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The Mass Media

The Mass Media

The Mass Media

2-26-24 PDF
February 26, 2024
An inside look at Bobby B. Beacon’s insides. Illustrated by Bianca Oppedisano/ Mass Media Staff.
Bobby's Inside Story
February 26, 2024

The Plane Truth

Image+provided+by+Kellie+Bosworth-Newman%0A

Image provided by Kellie Bosworth-Newman

 

 

 

You know those icebreakers people use to make things less awkward? The ones that ask an open-ended question so anyone can answer them? One I’ve heard here at UMass Boston is, “If you could have any superpower, which would it be, and why?” My go-to answer for that has always been the ability to fly. 

The idea of being able to go anywhere at a moment’s notice has always appealed to me, especially since I love traveling. Think of all the time that could be saved if you could just immediately fly instead of going to an airport. Well, after years of wondering what it would be like, I finally got my chance to fly… sort of. 

Somehow I convinced my dad to go skydiving with me this summer. We went to Jumptown in Orange, Ma. It’s basically a mini-airport just for skydiving. Its only building includes a sitting room where they play DVDs of people skydiving for the first time. I’m sure that they affect everyone differently, but watching those videos made me want to suit up and jump out of a plane then and there.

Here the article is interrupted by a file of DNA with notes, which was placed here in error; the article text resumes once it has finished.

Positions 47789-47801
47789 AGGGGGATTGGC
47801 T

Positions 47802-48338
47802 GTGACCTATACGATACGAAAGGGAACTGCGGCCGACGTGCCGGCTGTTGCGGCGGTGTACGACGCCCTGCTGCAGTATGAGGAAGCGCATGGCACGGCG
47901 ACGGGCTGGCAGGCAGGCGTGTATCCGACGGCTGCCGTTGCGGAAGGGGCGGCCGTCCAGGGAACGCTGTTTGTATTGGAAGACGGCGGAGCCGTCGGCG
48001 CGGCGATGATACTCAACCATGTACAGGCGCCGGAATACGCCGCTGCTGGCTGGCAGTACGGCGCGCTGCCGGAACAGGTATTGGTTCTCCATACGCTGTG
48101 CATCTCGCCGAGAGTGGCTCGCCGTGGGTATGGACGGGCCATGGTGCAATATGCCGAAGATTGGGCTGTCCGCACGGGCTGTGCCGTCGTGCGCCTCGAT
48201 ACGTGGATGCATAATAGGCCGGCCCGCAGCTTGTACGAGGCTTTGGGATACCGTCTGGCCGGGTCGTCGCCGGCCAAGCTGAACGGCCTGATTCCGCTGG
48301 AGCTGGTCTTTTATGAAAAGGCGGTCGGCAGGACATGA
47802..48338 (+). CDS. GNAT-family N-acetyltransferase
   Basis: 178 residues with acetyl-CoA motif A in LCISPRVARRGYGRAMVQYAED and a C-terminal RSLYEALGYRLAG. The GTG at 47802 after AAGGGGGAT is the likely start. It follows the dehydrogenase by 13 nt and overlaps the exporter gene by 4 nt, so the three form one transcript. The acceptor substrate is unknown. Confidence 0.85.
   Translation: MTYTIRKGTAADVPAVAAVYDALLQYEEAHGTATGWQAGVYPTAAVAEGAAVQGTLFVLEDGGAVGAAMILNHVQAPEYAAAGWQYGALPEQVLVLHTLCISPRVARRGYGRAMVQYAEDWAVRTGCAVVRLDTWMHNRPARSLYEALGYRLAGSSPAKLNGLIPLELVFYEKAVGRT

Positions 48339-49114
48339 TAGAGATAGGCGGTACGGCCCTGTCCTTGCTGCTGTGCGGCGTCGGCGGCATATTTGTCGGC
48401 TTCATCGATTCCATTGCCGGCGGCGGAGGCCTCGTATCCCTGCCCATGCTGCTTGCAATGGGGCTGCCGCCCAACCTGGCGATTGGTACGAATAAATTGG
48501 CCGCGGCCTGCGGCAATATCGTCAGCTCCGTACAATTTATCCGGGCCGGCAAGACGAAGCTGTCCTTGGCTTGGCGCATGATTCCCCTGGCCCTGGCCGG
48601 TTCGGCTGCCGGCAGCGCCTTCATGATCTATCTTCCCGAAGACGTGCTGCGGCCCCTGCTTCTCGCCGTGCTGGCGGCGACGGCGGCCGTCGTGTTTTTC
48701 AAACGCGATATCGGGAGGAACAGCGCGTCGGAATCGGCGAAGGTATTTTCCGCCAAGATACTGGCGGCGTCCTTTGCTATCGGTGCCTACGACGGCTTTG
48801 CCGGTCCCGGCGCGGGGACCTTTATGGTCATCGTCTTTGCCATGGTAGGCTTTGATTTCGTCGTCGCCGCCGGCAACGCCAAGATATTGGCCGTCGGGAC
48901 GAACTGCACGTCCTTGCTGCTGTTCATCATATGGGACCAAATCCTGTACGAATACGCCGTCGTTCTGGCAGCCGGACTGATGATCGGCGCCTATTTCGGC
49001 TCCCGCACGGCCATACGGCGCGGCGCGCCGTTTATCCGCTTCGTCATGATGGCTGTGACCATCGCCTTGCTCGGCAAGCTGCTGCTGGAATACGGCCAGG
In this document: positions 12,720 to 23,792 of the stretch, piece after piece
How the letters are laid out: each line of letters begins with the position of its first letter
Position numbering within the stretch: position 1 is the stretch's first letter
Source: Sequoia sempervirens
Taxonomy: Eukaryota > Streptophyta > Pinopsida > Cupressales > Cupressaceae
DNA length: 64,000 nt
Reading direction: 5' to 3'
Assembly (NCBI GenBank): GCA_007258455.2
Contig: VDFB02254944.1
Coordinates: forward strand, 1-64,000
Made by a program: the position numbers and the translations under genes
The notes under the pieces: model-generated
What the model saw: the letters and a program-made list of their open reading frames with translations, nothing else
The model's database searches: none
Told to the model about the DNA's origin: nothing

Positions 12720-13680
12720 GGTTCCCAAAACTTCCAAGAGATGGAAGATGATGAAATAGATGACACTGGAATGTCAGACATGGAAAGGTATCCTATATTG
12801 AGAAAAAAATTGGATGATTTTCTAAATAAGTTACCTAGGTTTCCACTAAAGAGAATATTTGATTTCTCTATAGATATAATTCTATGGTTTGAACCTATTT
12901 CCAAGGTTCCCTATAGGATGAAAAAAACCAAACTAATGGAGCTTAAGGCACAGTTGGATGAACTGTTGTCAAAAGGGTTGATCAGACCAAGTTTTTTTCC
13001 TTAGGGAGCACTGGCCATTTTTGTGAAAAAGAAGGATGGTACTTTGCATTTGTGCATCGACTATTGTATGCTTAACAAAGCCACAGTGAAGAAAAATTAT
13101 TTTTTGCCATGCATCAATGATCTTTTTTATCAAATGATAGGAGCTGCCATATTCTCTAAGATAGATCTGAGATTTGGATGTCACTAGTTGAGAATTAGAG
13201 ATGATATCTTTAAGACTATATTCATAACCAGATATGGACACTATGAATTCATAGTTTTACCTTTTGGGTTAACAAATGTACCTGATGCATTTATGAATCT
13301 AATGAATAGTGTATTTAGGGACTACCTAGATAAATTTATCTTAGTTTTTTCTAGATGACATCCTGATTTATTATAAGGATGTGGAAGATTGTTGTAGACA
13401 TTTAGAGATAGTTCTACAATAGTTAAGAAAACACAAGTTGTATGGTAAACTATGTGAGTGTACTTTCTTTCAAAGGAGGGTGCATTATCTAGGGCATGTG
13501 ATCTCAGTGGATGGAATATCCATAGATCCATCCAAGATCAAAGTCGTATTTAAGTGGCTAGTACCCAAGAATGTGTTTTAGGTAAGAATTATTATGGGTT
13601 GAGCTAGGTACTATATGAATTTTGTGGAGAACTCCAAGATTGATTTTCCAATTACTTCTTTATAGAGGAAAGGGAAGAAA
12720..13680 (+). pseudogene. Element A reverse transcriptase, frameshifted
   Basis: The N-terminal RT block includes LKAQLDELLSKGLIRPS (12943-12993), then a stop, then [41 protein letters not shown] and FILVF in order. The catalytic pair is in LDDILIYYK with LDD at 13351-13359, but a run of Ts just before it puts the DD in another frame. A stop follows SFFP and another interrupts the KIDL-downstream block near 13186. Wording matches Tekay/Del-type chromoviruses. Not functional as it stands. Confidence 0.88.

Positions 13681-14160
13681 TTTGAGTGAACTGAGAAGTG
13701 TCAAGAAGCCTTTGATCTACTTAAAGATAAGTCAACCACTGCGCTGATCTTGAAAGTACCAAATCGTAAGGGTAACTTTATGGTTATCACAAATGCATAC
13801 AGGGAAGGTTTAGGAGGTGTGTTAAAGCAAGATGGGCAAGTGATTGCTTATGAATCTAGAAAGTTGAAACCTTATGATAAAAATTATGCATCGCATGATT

First, though, I had to sign a contract that basically acknowledged that skydiving could potentially cause serious injury and even my demise. I barely read over that part before signing it. If I was going to die, I might as well do so in a cool way that would end up on the news. I could already hear the reporters: “A local college student died Sunday while skydiving…” 

Before I could actually jump, a 30-minute class was required. An instructor went over the safety procedures and the correct way to jump out of the plane, as well as the parachute operation. Since most people who go skydiving don’t have a license, they are strapped to an instructor who ensures that the parachute string is pulled and activated. You can pull it yourself, but nine times out of 10 the person is so overwhelmed that they don’t remember to pull the string. (Not to brag or anything, but I did remember.) 

Once you’re done with the class, you can suit up. When I had the suit on and walked towards the airplane, I felt like an astronaut. I don’t think it hit me that I was skydiving until I stood in the open doorway, 13,000 feet up, and all I could see below me were the clouds and green patches of land. “Ready Kellie?” my instructor asked. He counted down from three. Then I was in a free fall.

When I tell people that I’ve gone skydiving, I usually get one of two reactions. The first is this: their eyes light up and they tell me how cool that is, they’ve always wanted to go themselves. The second reaction usually involves a minor look of horror, followed by, “I would never do that.” 

Personally, I loved every minute of it and plan on going again. In fact, I’ve already bought my next jump. Skydiving certainly isn’t for everyone, but if you’ve ever entertained the idea even if just for a second, I say, “Go for it.” It’s one of those experiences you can’t capture on film or in writing without living it yourself